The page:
Carl George Frederick Heine died February 6, 1894, aged 78 years, devising "the Hotel property at the New Bridge where I have resided for many years" to his daughter Anna, wife of John Henry Schreiber. The building then consisted of a kitchen, barroom, sitting room, ballroom, parlor, dining room, nine bedrooms, hall and garrets. For the guests' amusement, there was a bagatelle table in the barroom, a piano in the sitting room, and a pool table in the ball room. In March 1895, Anna O. Schreiber and her mother, Louisa Heine, sold the New Bridge Hotel to Conrad W. Bachmann for $6,000. By October first, the hotel opened for business under the new owner. He advertised: "The New Bridge Hotel, Formerly Known as Heine's Hotel, Has Been Newly Furnished...And all first-class accommodations can be given by the present owner for fishing, sailing, hunting or pleasure parties. Night accommodations for 20 persons. Good German Cooking guaranteed."

After returning from Hackensack in William Weber's hack on March 22, 1896, C. W. Bachmann died suddenly at 47 years of age. He had but recently recovered from what was described as acute indigestion when he suffered a fatal heart attack. His widow continued the business. On October 29, 1897, The Bergen Democrat referred to the Bachmann Hotel at New Bridge as "one of the best road houses in the county." Mrs. Bachmann was forced to retire after suffering throat cancer for two years. In September 1899, she sold to Charles J. Kræmer. He relinquished his business in New York and settled at New Bridge while Mrs. Bachmann moved into a cottage near the hotel. Kræmer immediately commenced improvements upon the hotel property, laying a walk along the front of building. In November 1899, Kramer Brothers announced plans for extensive alterations to the old Heine Hotel, including construction of a bowling alley on the property now owned by them.

In October 1900, Charles J. Kramer leased the New Bridge Hotel to Oscar West for five years at a yearly rent of $300 (he also had the privilege of buying the premises for $5,800). In October 1901, Anna O. Schreiber and Louisa Heine purchased the premises at Sheriff's Sale for non-payment of the mortgage, amounting to $4,198 in principal and interest.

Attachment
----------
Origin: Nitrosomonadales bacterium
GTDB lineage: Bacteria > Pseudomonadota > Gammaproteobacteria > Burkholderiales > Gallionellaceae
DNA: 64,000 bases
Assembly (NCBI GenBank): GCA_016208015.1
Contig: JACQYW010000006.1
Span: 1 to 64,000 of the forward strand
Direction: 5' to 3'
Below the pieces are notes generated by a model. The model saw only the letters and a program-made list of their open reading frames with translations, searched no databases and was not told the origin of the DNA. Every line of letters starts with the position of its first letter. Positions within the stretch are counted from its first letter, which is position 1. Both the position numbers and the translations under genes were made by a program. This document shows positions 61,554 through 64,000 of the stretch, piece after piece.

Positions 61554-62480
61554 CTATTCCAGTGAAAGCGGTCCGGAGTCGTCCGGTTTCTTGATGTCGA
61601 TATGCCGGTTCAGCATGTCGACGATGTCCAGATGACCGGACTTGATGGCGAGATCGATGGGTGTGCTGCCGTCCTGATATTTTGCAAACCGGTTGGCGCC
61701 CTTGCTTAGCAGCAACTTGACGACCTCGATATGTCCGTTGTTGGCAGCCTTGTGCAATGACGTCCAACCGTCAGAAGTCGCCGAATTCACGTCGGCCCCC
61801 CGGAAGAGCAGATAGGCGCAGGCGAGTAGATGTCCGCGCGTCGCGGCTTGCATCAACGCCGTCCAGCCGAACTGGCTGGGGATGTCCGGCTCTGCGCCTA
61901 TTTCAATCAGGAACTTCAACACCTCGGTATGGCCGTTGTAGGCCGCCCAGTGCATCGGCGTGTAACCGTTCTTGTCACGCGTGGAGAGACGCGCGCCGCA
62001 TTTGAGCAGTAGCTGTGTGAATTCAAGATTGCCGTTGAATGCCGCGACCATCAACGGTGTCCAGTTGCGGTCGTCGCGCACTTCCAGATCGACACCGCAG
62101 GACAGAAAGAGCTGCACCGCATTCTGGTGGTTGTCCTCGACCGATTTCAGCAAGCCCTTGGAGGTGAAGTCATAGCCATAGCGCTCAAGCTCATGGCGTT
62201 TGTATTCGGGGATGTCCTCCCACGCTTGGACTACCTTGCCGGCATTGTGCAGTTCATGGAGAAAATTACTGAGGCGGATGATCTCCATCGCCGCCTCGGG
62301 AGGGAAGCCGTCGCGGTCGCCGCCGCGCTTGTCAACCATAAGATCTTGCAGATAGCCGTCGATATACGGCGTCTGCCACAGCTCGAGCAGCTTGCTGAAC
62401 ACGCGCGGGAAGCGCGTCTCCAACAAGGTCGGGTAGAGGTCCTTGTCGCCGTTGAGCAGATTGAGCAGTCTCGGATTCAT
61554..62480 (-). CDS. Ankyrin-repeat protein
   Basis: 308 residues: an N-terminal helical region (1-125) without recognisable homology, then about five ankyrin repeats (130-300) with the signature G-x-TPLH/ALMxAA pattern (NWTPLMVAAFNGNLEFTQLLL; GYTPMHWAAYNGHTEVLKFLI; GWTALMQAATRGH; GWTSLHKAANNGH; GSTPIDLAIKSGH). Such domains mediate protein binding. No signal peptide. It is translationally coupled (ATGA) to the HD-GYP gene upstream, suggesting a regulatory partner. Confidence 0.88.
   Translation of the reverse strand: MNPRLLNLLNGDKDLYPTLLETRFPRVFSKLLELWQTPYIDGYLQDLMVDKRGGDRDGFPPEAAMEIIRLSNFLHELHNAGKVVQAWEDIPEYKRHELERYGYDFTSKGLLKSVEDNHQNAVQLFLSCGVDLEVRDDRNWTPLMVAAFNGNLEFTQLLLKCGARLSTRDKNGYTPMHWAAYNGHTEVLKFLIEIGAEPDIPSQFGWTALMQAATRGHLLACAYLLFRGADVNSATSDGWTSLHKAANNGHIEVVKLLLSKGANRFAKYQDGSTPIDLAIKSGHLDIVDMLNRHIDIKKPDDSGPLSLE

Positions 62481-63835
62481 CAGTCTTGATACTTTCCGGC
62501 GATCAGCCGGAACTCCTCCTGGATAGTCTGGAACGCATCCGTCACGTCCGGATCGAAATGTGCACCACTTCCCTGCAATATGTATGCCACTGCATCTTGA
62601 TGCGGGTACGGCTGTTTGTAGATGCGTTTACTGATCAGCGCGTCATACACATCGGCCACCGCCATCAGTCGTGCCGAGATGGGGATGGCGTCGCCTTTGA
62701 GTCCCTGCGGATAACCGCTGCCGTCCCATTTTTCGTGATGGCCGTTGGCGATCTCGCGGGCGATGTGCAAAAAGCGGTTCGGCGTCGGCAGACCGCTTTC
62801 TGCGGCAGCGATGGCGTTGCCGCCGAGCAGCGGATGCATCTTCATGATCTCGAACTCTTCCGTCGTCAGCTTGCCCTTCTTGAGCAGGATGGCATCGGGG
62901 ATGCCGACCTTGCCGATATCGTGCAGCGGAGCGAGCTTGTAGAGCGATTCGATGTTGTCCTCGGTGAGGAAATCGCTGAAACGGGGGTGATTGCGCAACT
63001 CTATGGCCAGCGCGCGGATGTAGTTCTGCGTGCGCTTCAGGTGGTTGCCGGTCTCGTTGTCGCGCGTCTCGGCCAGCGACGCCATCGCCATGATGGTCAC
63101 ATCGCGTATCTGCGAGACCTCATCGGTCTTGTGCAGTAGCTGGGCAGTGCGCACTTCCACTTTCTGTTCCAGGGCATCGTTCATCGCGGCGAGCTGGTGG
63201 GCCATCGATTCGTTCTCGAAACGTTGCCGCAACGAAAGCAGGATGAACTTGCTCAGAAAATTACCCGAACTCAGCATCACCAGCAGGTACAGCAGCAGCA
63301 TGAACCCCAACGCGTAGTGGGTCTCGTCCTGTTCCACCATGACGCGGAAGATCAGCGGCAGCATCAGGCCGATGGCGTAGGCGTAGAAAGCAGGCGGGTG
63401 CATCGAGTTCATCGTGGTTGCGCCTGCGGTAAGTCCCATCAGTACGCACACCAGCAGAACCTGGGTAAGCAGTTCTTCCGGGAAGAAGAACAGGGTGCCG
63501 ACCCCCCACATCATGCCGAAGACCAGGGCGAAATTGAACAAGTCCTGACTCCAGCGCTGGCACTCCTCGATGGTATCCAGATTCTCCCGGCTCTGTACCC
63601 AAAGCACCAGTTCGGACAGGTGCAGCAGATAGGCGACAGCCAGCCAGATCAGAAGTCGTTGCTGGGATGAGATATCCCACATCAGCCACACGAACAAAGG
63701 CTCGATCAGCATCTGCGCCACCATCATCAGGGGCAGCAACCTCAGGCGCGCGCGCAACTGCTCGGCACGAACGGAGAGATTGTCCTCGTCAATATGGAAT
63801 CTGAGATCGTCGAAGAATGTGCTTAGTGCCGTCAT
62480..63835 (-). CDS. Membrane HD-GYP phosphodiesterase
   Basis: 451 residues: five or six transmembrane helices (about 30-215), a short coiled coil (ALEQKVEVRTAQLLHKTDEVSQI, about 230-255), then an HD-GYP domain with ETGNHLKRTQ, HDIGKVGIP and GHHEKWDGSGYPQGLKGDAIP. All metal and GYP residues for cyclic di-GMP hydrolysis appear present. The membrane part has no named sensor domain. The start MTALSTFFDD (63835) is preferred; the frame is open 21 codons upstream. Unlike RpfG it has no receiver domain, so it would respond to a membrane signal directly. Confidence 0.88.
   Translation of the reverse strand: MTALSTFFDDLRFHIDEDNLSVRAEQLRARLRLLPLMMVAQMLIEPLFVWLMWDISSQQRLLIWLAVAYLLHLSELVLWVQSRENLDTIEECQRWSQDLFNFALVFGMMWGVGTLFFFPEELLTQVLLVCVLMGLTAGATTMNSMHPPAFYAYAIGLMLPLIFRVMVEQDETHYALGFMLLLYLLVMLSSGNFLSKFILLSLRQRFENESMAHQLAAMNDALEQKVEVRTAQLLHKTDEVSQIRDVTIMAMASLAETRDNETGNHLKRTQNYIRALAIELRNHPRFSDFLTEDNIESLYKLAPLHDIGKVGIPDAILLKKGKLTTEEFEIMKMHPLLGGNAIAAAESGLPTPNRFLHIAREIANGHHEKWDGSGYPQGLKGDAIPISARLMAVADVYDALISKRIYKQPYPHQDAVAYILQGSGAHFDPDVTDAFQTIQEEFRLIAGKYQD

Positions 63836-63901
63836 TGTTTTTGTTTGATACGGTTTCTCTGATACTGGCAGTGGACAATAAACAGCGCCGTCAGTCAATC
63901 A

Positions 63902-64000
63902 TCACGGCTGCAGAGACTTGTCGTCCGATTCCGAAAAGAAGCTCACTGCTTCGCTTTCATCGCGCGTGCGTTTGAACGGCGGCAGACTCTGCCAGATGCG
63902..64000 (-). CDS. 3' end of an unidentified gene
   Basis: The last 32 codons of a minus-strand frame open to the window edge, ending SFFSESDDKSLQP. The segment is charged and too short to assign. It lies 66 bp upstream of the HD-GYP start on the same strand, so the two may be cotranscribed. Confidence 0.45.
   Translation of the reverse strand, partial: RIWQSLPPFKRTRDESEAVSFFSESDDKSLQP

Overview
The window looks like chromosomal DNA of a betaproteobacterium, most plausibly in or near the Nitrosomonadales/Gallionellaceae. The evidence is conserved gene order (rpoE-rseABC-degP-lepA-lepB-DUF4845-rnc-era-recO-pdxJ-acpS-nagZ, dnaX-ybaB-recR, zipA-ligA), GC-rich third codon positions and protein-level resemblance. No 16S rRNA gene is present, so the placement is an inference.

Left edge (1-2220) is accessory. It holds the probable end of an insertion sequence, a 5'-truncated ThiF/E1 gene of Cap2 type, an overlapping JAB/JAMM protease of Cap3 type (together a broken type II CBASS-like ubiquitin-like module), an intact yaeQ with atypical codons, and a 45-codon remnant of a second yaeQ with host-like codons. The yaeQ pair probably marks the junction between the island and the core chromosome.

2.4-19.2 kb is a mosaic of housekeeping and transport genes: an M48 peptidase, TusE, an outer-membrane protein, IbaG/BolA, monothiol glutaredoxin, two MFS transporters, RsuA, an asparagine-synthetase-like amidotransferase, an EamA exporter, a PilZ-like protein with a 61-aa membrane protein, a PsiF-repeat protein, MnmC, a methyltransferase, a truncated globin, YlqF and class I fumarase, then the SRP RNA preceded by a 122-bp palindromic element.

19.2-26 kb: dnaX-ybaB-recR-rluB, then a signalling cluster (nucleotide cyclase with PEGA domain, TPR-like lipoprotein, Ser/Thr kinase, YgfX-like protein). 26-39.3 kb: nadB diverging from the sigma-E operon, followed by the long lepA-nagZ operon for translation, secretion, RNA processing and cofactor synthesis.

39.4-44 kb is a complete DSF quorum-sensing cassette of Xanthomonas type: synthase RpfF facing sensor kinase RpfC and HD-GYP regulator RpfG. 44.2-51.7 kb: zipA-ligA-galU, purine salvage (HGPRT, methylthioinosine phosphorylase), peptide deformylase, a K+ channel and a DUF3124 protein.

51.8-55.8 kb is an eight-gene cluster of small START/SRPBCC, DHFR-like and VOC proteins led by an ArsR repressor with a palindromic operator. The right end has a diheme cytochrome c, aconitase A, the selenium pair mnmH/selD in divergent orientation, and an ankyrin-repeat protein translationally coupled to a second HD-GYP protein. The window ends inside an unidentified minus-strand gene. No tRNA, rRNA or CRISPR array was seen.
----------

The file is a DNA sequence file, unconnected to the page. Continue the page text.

During the century-high flood, occurring October 16, 1903, business at Kaufman's New Bridge Hotel was entirely suspended as the barroom and all floors even with it were submerged by rising river waters. The piano was saved by standing it on soap boxes and the spirits were stored on high shelves. In February 1906, Anna Schreiber and Louisa Heine sold the hotel to the William Peter Brewing Company of Union Hill, Hudson County, New Jersey. In April 1909, Judge Demarest belatedly granted a hotel license to Frederick Stellman, of New Bridge. On January 24, 1911, the William Peter Brewing Company conveyed the hotel to Frederick and Katharina Stellman. An airship was built on Stellman's hotel grounds at North Hackensack in July 1911. In September 1912, the William Peter Brewing Company advertised the sale of its draught beer here. Frederick and Katharina Stellman conveyed the premises to Joseph F. M. Burger and his wife, Barbara Helen, of Lodi Township, on January 26, 1917. Joseph Burger died January 20, 1942. In 1954, Barbara H. Burger, widow, sold the hotel to Stanley Bader and Walter Coolick, Jr., partners trading as the "New Bridge Inn." Ralph J. Dietch replaced Walter Coolick as a partner in November 1954. On December 11, 1956, Stanley Bader and Ralph Dietch, owners of the New Bridge Inn, sold to WAD, Inc. of the City of Hackensack. Frank W. Adamski, of River Vale, was president of this corporation and Joyce Adamski, his wife, was secretary.

On Saturday, May 30, 1964, a fire originating in the barroom at about 2:45 am spread quickly throughout the building, which lacked any fire stops. A milkman making deliveries discovered the blaze and alerted Special Patrolman Frank Fyfe, who lived across the street. At times, the flames reached as high as 75 feet and could be seen for miles around. It was described as one of the worst fires in the history of New Milford Borough, causing an estimated $100,000 in damage. Christian Bensen, aged 76 years, a boarder at the inn, died of asphyxiation in the bathroom adjoining his second-floor room. He was a retired draftsman who worked as handyman on the premises. John Barry, the only other occupant of the sixteen-room building, escaped down a ladder placed under his window by Special Patrolman Fyfe and Patrolman James Entwistle. Fire Chief Verge T. Brower supervised the five-hour, 120-man effort, comprised of firemen from Oradell, River Edge and New Milford; eight were injured. The frame of the old building was so badly damaged that owner Frank Adamski said "its remains would have to be torn down." He also said "it would not be rebuilt in its Dutch Colonial Style because it would cost about $500,000 to do so." Frank Adamski, president of WAD, Inc. owned the rebuilt "New Bridge Inn" until 1970.